Take care of yourself,

  • williamste

    Hello eh2888

    I’m very sorry to hear about the situation with your Dad. I am in a similar situation with my alcoholic Mum, so can completely sympathise with what is clearly an impossibly difficult situation.

    As listener says, it’s not for us to make a call on whether you should cut contact immediately – doing so works for some children of alcoholics, but not for others. However, it might be useful if I share my experience as it might help you to make your decision.

    As I say, my Mum is in a similar situation to your Dad. She will drink very heavily every day, to the extent that she simply can’t look after herself and regularly ends up in hospital as a result (I’ve genuinely lost count of the times she has been in hospital over the last 3.5 years, but it must be around six or seven).

    I’ve gone from trying to control her drinking, to meticulously dealing with the aftermath to now taking a hands-off approach. I still keep in limited contact with my Mum and will occasionally speak to social services or the NHS, but I’ve extricated myself from my Mum’s day-to-day ‘routine’ and now leave it to her to deal with the consequences of her actions.

    I’ve gone on this journey for a number of reasons. Firstly, I realised that whether I was with my Mum 24/7 or only saw her once a year, I couldn’t control my Mum’s drinking. Attempting to only increased my anxiety and made our already difficult relationship even more fractious. I’m not saying that a more distant relationship doesn’t cause problems – I do sometimes feel guilty as many COAs sadly do – but I genuinely believe that the distress that this guilt causes pales into insignificance compared to the alternative.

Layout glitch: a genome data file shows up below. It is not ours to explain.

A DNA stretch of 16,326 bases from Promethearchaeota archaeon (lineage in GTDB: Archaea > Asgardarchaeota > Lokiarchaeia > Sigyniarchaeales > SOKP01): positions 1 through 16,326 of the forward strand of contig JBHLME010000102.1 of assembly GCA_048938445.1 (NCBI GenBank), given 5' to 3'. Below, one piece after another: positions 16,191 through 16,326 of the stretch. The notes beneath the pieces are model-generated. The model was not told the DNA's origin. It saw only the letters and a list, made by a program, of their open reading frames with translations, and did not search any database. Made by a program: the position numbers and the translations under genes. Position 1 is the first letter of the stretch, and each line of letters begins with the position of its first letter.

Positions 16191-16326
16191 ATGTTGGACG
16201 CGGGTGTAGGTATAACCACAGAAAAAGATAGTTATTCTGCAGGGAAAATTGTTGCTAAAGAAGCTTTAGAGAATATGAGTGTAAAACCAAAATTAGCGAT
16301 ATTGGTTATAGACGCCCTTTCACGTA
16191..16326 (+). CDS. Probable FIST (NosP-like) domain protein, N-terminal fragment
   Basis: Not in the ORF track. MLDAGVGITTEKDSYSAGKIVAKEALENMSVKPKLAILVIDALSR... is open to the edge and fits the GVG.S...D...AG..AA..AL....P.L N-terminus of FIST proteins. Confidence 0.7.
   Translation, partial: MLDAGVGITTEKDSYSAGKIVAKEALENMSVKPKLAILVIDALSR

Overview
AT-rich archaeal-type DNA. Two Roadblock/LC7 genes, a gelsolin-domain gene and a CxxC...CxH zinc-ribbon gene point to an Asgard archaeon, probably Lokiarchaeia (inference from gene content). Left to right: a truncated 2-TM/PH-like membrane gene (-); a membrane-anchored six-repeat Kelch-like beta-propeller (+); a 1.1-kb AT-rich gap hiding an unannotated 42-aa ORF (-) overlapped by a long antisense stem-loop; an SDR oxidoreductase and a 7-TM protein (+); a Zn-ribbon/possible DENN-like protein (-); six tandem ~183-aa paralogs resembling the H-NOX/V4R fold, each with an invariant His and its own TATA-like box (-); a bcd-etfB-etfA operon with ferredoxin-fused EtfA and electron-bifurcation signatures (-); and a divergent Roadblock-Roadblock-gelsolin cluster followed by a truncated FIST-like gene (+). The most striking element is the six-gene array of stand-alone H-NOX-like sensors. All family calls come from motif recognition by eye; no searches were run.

As I say, I don’t want to suggest one course of action or the other. I just hope that this explanation of my own journey helps you to look after yourself.

    Very best wishes for the future. Don't forget that you're not alone.

Leave a Reply

Recent topics

  • Unspoken pain
    Going to see you and I'm scared what I will face, seeing you shrunken and in this state will cause too much pain. Almost feels…
  • Recovering alcoholic left
    This is a bit of a different one but alcoholic father did good and is in recovery coming up 2 years. We endured the years…
  • Drinking Culture and trauma
    In September, it'll be my work's annual company day, usually a day away with an overnight stay. I missed one year, the only year I…
  • My dad is choosing alcohol
    For context from the day i was born till i was 12 me and my dad were close then the pandemic hit and he took…
  • Still Haunted
    Hi I grew up with an alcoholic father from my earliest memory until I moved out aged 21. I am now 44 years old and…

Recent replies

  • Hi, I’m so sorry for the pain you’re currently experiencing, this sound so raw for you. Seeing the effects of alcoholism on our parents can…
    listener on Unspoken pain
  • It’s so hard seeing our parents struggle with this disease, and it sounds like you have already lost your mum to alcoholism, which is just…
    here2help on Unspoken pain
  • Hi, I’m glad you’ve reached out here on the message board. This sounds so difficult for you. It’s really hard to say what’s ‘normal’ or…
    listener on Recovering alcoholic left
  • It's nice to share it here were people can understand. Sometimes it does feel very isolating not having anyone who understands what this is like.…
    tm19x on Reflection of my youth
  • I know exactly what you mean about this social expectation to be surrounded by alcohol and what that’s like as someone who’s life has been…
    henryvipart2 on Drinking Culture and trauma

Keep in touch

To find out more about our events and activities, subscribe to our mailing list

We use Mailchimp as our marketing platform. By subscribing, you acknowledge that your information will be transferred to Mailchimp for processing. Learn more about Mailchimp’s privacy practices.